Show Review: The War on Drugs @ Stubb’s 9/28
Last night at Stubb’s was a night for a little hillbilly-esque rock and roll, as Philidelphia’s The War on Drugs made their way to Austin once again to play the hits off their stunning release, Lost In The Dream, which came out to great praise earlier this year. A fair number of folks eventually turned up for this Sunday night show, albeit, mostly after the opening band, Califone, were halfway through their set. Read more about how the night unfolded after the jump.
As I mentioned, Chicago natives, Califone, took the stage at Stubb’s a little before 8:00pm to a less than half full outside crowd, which was pretty disappointing—look people, you paid over twenty bucks for this ticket, don’t you want to get your money’s worth and see two great bands and not just the Headliner? Regardless of the less than mediocre crowd, Califone didn’t seem to mind and doled out some of their experimental rock. They opened their set heavily with the squall of intentional feedback and gritty guitars, which was an interesting way to begin. Most of the crowd apparently didn’t feel the same, and clearly weren’t paying too much attention to the group of gentlemen on stage. However, as their set progressed, they picked up to crowd friendlier tunes, like most memorable “All My Friends Are Funeral Singers,” which won over the attention of the gathering crowd.
Then it was on to a quick wait and the main act, and Stubb’s finally felt as claustrophobic as ever when Adam Granduciel and Company took the stage. They opened in a blaze of energy with “Burning,” the electrical guitar buzzing hotly and loudly as the band got into their stride. This number was a little messier than I had hoped for, as the sound was a bit construed and the guitar engulfed every other instrument. Sadly, but thankfully, it served as a bit of a sacrificial tune because afterwards the both the band and the sound seemed to hit their stride.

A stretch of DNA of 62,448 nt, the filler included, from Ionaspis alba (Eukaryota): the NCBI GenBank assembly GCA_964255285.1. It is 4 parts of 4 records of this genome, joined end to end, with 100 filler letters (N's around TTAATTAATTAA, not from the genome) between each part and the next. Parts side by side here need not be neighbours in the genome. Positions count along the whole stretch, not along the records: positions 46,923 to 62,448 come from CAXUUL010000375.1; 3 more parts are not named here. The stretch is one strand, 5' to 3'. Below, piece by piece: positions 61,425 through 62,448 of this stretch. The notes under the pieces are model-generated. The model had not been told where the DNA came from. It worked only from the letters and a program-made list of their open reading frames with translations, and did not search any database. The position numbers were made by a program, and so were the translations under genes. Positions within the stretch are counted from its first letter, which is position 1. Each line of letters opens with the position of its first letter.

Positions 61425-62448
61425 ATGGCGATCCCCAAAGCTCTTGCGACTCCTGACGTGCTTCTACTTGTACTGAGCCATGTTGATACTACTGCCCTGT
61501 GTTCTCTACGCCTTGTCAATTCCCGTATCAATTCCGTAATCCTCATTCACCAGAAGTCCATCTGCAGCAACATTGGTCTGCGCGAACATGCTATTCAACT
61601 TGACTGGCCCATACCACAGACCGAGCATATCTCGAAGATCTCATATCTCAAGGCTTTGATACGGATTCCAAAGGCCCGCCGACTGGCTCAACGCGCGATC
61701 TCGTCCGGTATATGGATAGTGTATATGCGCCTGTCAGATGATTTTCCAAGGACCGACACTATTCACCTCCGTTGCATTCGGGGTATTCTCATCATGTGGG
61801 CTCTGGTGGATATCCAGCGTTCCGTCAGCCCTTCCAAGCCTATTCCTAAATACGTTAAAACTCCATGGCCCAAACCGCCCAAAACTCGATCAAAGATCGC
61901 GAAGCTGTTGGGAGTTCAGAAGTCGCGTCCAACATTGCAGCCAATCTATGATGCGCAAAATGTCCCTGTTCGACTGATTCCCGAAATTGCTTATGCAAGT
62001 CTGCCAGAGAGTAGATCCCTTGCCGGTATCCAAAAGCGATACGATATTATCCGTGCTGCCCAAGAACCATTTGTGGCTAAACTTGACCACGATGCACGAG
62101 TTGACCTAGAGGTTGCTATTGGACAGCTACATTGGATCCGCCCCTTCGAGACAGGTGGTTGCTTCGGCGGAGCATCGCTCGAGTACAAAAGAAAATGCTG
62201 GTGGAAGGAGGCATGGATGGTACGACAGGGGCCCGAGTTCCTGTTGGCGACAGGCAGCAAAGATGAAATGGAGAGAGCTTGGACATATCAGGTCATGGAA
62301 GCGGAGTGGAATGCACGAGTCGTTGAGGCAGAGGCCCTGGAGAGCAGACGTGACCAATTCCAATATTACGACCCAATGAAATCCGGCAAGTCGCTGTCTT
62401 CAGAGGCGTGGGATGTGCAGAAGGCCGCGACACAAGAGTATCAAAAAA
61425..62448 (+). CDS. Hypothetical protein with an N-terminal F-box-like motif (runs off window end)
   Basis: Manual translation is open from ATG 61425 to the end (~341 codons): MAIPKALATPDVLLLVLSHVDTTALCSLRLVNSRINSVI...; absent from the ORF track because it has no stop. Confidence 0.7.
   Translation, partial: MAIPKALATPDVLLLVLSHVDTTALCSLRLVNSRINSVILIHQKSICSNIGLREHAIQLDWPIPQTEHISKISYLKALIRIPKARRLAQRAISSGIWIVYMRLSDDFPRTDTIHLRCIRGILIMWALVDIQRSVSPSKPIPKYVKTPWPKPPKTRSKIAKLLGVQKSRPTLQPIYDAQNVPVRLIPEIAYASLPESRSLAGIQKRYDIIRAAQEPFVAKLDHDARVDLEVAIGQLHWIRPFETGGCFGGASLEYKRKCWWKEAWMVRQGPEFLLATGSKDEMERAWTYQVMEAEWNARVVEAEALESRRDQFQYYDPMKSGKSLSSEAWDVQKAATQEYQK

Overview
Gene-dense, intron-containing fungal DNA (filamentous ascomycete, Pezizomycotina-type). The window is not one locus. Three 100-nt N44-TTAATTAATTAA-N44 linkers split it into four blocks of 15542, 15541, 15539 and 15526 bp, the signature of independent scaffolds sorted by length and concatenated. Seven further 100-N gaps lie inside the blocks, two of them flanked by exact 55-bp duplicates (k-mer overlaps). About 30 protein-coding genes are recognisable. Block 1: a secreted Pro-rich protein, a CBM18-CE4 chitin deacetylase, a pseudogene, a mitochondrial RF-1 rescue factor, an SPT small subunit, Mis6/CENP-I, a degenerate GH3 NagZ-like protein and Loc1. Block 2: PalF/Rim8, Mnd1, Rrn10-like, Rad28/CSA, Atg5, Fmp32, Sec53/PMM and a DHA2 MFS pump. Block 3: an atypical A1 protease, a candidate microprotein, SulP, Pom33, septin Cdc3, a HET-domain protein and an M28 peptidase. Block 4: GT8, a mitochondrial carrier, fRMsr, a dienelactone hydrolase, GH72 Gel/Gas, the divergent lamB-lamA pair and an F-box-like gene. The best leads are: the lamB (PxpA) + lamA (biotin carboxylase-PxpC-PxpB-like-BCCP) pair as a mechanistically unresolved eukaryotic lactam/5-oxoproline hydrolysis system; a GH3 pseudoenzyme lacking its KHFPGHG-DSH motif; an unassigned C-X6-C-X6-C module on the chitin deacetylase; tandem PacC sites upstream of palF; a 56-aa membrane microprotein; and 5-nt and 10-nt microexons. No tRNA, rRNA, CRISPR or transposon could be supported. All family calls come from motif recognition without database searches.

From here on out, it was fairly smooth sailing. The band played hit after hit off their stunning most recent album, each wearing well in the live setting. It was definitively a new set—that is to say they played 8/10 of the tracks off Lost in the Dream. Among Crowd favorites was “An Ocean In Between The Waves,” in which the build of the song allowed everyone to dance and rock out along with Granduciel and the rest of the band, who were all giving their all on their respective instruments. Even in the softer moments on songs like “In Reverse,” the passion that these musicians have really came across as Granduciel’s vocals pushed through the lyrics to the front of the mix, letting them be the center of attention. This combination of loud jams and slow simmering tunes really made this band’s style shine, and gave us just what we came for on Sunday night. Thanks, The War on Drugs.
Post Show Shout-Outs: To the tall frat bros next to me that pushed their way to the near front after the opening band and blocked the people who had showed up when the doors open and then proceeded to talk about how they didn’t actually know more than two songs of the headliner—you’re pond scum. To the older couple that drunkenly stumbled in front of me right before the encore so they could, in essence, do-the-dirty—I wish the vomit you brought to my mouth could have somehow ended up on you. To the couple a little bit in front of me dancing hardcore while minding their personal space and the personal space of others around them—A+, Rock on forever.